Matt Larkin is an associate editor at The Hockey News. He's been part of the THN team since 2011, but he's been married to hockey since he got beat up for collecting NHL sticker books in the mid-1980s. If you like strong opinions on the game itself, fantasy hockey tips and a hefty dose of pop culture in your readings, he's your man. And yes, the eyebrows are real.
It hasn’t been the happiest week for EA Sports’ NHL 16 launch, as the company decided to remove Patrick Kane from the new video game’s cover amid the police investigation surrounding him. Thursday brought some better news, as EA’s new gameplay trailer sheds some intriguing light on the Be Pro Mode.
We can pinpoint the moment Tom Wilson went from background grinder to bona fide shift disturber. You can probably guess it: Game 4 of the first round in the 2015 playoffs, with his Washington Capitals visiting the New York Islanders.
The full-speed angle makes it look like Isles defenseman Lubomir Visnovsky got in Wilson’s way and paid the price. The slo-mo angle looks like Wilson carried out a search-and-destroy mission on Visnovsky. Wilson received a charging penalty but no suspension. The debate is played out, and there’s no point reopening it.
Regardless of how clean or dirty that collision was, it symbolized something. The Capitals trailed the series 2-1 at that point and pulled out a 2-1 overtime win to draw even. Afterward, the Isles were furious at Wilson. Kyle Okposo called him an “idiot.” New York arrived in D.C. hot under the collar for Game 5. Anders Lee challenged Wilson to a fight that left both parties bloodied. Casey Cizikas speared Wilson in the groin. The Isles took 31 minutes in penalties to the Capitals’ nine. Washington won 5-1 and took three of the final four games to capture the series.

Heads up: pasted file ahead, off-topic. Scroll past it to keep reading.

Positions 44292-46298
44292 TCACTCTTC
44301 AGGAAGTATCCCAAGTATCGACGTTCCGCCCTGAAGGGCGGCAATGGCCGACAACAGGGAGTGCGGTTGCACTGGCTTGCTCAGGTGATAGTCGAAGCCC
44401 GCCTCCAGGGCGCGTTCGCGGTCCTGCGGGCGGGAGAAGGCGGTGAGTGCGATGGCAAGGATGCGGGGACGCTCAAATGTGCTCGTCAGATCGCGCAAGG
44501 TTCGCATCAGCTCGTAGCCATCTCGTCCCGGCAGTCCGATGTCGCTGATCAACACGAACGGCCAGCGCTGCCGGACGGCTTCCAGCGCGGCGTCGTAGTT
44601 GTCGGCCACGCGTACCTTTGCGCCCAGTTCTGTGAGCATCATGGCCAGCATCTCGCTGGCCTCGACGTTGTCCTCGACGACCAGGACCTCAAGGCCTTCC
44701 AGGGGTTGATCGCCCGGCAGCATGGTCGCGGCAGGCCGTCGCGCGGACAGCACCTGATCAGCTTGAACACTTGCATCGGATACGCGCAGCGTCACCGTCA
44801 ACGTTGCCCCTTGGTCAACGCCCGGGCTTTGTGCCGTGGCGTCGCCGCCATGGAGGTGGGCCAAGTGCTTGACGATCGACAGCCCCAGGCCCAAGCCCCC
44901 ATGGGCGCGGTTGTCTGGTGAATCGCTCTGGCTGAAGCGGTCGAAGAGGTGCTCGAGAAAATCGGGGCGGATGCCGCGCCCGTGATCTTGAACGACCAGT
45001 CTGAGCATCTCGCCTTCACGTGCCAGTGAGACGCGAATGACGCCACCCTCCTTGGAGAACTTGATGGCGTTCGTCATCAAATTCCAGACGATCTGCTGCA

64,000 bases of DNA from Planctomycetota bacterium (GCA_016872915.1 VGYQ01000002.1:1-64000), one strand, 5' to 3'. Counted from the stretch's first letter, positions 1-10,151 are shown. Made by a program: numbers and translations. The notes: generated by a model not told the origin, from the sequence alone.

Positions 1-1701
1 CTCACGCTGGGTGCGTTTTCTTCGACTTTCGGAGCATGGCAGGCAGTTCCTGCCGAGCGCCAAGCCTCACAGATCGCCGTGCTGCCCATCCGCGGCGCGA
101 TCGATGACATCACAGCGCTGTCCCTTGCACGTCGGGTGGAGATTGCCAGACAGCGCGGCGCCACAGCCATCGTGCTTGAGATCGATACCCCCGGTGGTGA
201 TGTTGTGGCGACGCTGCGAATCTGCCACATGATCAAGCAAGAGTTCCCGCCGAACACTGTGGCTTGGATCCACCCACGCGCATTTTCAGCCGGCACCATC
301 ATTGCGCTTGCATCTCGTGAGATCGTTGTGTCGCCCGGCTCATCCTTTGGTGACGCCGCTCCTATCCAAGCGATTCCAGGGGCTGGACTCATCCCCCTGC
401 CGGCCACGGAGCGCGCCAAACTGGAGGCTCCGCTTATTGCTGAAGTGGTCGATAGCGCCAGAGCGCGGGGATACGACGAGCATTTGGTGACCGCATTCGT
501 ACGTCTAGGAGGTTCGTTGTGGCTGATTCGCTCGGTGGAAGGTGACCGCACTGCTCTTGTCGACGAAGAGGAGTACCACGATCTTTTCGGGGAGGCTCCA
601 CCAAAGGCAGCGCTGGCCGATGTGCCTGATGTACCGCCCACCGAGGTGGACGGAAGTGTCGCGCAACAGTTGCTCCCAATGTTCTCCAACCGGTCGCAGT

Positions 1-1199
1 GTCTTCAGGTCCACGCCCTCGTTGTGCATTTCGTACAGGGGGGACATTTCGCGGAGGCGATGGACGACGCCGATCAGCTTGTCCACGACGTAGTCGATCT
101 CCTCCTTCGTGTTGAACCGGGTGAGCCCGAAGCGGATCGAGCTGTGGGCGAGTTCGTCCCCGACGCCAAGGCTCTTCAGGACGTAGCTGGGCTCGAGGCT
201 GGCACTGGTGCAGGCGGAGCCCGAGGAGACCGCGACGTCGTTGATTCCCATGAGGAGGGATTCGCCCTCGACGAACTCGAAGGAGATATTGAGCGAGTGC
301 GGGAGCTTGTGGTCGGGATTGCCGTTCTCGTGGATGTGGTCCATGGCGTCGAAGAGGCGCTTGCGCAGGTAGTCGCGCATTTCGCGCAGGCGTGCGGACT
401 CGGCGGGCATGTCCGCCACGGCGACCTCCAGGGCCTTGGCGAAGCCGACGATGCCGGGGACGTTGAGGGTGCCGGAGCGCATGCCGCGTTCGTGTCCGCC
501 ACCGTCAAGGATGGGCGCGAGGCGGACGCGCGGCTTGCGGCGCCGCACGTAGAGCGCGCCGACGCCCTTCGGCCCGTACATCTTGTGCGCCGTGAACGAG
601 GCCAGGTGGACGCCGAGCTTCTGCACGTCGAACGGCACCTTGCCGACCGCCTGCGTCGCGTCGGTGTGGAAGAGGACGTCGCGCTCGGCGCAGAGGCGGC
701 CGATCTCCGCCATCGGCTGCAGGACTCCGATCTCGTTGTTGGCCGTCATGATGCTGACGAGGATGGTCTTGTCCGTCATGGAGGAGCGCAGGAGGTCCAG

“I’m just not getting the bounces” often sounds like a lame excuse for a struggling player. Sometimes, though, the numbers tell us that player is right.
Underachievers fall off statistical cliffs year to year because of anything from age (Patrick Marleau) to injury (Zdeno Chara) to changing environments (James Neal). Once in a while, though, a bad season is more the result of poor luck than anything else. Advanced statistics can tell us who didn’t “deserve” his struggles as much as it may seem and who is poised for a major rebound season as a result.
Here’s a short list of players who should return to respectability in 2015-16.
Meghan Agosta has charged into many a corner during her career. But none like this one.
There’s no puck waiting for her. No screaming fans. No goaltender. She might have a target to shoot at, but she can’t see it. She doesn’t know who it is, what it is, how big it is or if it wants to shoot back at her. She’s a Vancouver Police officer, on the trail of a criminal, and no amount of pressure-packed overtime games could’ve prepared her for this life-and-death situation. She’s first on the scene. She doesn’t know what’s behind that proverbial door.
And yet, there’s nowhere she’d rather be. She’s doing what she’s always wanted to do. A lucky handful of people on Earth have not one, but two true passions in life, and even fewer get to fulfill both. Meghan Agosta belongs to that select group.
We know her best as arguably the world’s top female hockey player. She’s a three-time Olympic gold medallist with Team Canada. She won the tournament MVP in 2010 with nine goals and 15 points in five games. She’s finished her career as NCAA women’s hockey’s all-time leader in goals and points. She demolished the CWHL’s single-season points record with 80 over 27 games in 2011-12.